Flatbread tahdig

Using a disc of unleavened flatbread will give you the crunchiest tahdig; this is the version I always use for a special occasion. Start by parboiling the rice and making the saffron liquid. Cut some Persian flatbread or a tortilla to the size of the base of your saucepan. After you have heated the butter, oil and saffron in your pan, season with a little salt and then place the flat disc of bread on the bottom of the pot. Gently layer the parboiled rice onto the bread using a large spoon, then finish the rice as usual.

 

Potato tahdig

Crispy fried potatoes make everything taste better, and Persian rice is no exception. Start by parboiling the rice and making the saffron liquid. After you have heated the butter, oil and saffron in your saucepan, season with a little salt and then place thin slices of peeled potato at the bottom of your pan. Gently layer the parboiled rice on top, then finish the rice as usual.

 

Yoghurt tahdig

Using yoghurt stops the tahdig from sticking to the bottom of the pan and produces a slightly moister crust. Start by parboiling the rice and making the saffron liquid. Take  5 tablespoons of  parboiled rice and mix it with   3 tablespoons of natural yoghurt. After you have heated the butter, oil and saffron, season with a little salt and spread the yoghurt and rice mixture across the base of your pan. Layer the remaining rice into the pan, then finish the rice as usual.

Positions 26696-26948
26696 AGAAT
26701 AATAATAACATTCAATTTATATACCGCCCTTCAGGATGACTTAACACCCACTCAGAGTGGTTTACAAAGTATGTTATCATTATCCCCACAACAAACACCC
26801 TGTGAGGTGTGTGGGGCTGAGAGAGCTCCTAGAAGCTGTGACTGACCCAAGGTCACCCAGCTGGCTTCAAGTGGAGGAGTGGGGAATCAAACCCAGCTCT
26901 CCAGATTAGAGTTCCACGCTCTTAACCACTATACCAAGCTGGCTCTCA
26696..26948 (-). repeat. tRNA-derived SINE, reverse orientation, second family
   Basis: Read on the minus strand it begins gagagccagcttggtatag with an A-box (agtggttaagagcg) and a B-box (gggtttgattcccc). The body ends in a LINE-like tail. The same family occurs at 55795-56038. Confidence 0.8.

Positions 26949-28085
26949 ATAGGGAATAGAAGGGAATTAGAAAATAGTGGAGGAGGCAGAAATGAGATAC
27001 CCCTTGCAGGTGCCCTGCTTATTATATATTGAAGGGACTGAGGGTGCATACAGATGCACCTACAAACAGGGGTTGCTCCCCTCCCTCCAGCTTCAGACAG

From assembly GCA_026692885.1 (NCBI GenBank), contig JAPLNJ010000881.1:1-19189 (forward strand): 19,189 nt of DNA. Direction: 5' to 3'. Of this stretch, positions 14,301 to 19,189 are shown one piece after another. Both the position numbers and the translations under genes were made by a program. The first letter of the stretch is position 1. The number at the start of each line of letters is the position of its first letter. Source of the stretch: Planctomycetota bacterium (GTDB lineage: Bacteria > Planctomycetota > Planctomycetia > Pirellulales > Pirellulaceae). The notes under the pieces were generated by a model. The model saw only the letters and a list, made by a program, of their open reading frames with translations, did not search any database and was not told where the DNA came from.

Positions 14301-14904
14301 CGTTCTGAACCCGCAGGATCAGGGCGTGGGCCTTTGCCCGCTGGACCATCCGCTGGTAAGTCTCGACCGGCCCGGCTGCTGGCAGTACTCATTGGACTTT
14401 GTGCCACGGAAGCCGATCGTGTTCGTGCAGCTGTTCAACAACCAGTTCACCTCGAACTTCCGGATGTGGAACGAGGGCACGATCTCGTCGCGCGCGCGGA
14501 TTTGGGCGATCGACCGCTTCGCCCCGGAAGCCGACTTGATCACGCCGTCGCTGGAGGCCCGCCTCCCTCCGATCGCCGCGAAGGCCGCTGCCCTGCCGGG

Extract taken from Saffron Tales by Yasmin Khan (Bloomsbury) out now

Photography © Matt Russell

More?

Yasmin Khan is author of The Saffron TalesAlly McKinlay is founder of Croydon Saffron CentralPat Willard is author of Secrets of Saffron: The Vagabond Life of the World's Most Seductive Spice
Dr Sally Francis owns Norfolk Saffron
Charlie Hodson is Executive Head Chef of the Fur & Feather in Norfolk
Elaine Ead and her family run the Chough Bakery in Padstow, Cornwall

Credits

Role Contributor
Presenter Yasmin Khan
Interviewed Guest Pat Willard
Interviewed Guest Charlie Hodson
Interviewed Guest Sally Francis
Interviewed Guest Ally McKinlay
Producer Clare Salisbury